Coach Mike Tomlin takes a look at this week's opponent – the Cincinnati Bengals.
Q. What was the toughest part of the loss to the New Orleans Saints?
A. Just that I felt like we were pushing through the difficult portion of the game and we were starting to get on a roll, and I really thought we were going to impose ourselves on them. But of course we lost that football on a fumble late in that contest.
Q. Has Emmanuel Sanders earned a spot on the game day roster for the foreseeable future?
A. If he holds onto the football he has, but that's a big if. He's put the ball on the ground twice. We acknowledge that. He acknowledges that. Part of being a good, young, exciting player is doing the routine things. We're intrigued by the potential, but the routine things are the things that are going to keep him on the field. I like the humble approach to getting better on a day-to-day basis that he has. There are a lot of things to be excited about regarding that young man.
Q. The Bengals have lost four games in a row by an average of right around five points per game. Where do they fall short?
A. Just the significant plays at significant moments. They made those plays a year ago, and that's why they won the division. Often times that's the case here in the NFL. The last time we were in Cincinnati, we had pretty good control of the game and they made some significant plays late, particularly a fourth-and-10 conversion on a check-down to Brian Leonard, their third-down back. Those are the kinds of plays that define winning and losing in this league. We acknowledge that, and I'm sure they do as well.
Q. The Steelers seemed to be in control of the game last year in Cincinnati, but did a couple of red zone failures start to flip things around?
A. We had plenty of opportunities to close that game. We had a third-and-2 in the red zone that we didn't convert. We allowed those guys to convert a fake punt. There were several instances that caused us to lose that game, but we take responsibility for them.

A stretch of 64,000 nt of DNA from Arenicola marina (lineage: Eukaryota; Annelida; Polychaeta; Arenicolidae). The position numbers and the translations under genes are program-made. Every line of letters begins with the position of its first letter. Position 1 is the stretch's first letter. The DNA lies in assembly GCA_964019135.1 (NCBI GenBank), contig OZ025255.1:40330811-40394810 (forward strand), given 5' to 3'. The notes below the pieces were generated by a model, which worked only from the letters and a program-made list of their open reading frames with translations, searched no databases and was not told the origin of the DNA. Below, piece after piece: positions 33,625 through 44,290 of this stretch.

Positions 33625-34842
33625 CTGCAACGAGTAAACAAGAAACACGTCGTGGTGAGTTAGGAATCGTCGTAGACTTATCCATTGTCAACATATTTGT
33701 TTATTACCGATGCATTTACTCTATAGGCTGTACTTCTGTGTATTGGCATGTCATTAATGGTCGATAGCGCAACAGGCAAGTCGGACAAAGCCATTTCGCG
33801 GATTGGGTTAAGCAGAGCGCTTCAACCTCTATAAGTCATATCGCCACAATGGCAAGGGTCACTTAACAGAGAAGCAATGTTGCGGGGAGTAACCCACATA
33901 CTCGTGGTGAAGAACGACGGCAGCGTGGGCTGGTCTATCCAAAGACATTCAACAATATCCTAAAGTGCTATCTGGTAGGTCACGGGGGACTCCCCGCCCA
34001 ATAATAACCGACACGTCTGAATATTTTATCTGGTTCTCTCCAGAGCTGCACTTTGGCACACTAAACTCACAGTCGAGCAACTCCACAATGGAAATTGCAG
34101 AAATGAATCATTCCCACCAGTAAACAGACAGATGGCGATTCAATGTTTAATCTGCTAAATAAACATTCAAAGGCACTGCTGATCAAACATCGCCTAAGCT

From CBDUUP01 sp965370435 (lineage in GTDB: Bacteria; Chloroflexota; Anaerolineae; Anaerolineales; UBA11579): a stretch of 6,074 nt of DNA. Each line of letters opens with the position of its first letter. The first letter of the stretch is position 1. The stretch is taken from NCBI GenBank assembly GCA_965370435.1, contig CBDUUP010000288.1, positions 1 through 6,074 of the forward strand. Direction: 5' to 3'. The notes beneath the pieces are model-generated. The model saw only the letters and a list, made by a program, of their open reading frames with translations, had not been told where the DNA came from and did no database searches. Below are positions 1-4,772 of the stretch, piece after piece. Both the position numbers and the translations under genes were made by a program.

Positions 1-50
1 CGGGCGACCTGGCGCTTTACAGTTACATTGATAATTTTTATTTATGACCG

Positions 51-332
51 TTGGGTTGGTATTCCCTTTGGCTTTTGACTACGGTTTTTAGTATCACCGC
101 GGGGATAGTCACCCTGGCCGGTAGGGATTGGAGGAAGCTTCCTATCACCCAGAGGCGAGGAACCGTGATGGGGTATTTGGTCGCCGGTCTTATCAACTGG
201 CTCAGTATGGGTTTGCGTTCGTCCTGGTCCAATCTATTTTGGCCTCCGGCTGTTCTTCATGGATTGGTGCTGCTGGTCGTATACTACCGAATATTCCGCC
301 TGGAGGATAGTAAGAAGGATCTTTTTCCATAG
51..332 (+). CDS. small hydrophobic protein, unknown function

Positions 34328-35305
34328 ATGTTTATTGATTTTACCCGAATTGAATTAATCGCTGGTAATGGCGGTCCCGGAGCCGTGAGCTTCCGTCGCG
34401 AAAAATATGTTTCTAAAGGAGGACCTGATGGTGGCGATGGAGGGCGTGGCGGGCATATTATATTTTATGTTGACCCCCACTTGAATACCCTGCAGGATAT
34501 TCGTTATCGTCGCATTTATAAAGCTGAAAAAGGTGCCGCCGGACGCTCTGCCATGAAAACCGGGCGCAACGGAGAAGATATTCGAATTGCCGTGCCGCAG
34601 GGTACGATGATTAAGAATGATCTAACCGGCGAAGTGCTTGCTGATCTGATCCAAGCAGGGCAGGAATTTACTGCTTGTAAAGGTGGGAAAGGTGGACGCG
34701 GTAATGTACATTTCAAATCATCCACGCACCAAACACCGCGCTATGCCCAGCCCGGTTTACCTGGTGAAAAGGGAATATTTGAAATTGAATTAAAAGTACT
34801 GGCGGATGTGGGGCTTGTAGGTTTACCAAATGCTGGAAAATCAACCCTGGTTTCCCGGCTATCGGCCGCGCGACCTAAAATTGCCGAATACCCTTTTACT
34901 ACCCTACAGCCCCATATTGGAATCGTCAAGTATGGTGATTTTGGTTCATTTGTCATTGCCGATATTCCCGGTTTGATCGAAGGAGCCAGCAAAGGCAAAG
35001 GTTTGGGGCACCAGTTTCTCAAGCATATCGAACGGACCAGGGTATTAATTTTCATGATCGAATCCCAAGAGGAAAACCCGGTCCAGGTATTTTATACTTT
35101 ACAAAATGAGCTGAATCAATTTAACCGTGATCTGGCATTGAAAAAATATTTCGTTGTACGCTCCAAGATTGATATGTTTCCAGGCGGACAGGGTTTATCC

Q. The Bengals have won nine of their last 10 division games, so does that make them a little bit scary?
A. Yes, and that's usually a characteristic of a defending division champion. That's them and not us.
Q. What does the defense have to emphasize to try to keep Carson Palmer in check?
A. Carson does a nice job of getting the ball out extremely quick, especially early in football games. We can't get frustrated. We have to continue to rush the passer. Even when we're doing our jobs, sometimes you beat your man and the ball still is gone. We can't let frustration set in. We have to continue to rush this man, because there are going to be opportunities for us to get there when they're throwing the ball down the field. He really controls the tempo, and maybe the mentality, of the pass rush when he gets the ball out of his hands extremely quickly.
Q. Has Terrell Owens become Palmer's go-to guy as the statistics might suggest?
A. He has. T.O. has done it in every city he has been in. He's a deep-ball guy, he's tough to get on the ground after the catch. He's a savvy, veteran guy who has Hall of Fame-type numbers. We have big-time respect for him, but he's not a one-man show. That guy on the other side – Chad Ochocinco – and Jordan Shipley are playing good football for them.
Q. How is Shipley able to lead the Bengals in yards per catch, with a 14.5?
A. He's working in that slot, and those other guys are garnering a lot of attention, and usually when you have the type of guys they have outside, that dictates a lot of cover-2, which leaves the middle of the field open for someone like Shipley to work against nickel-backs and linebackers and so forth. He's taking advantage of it.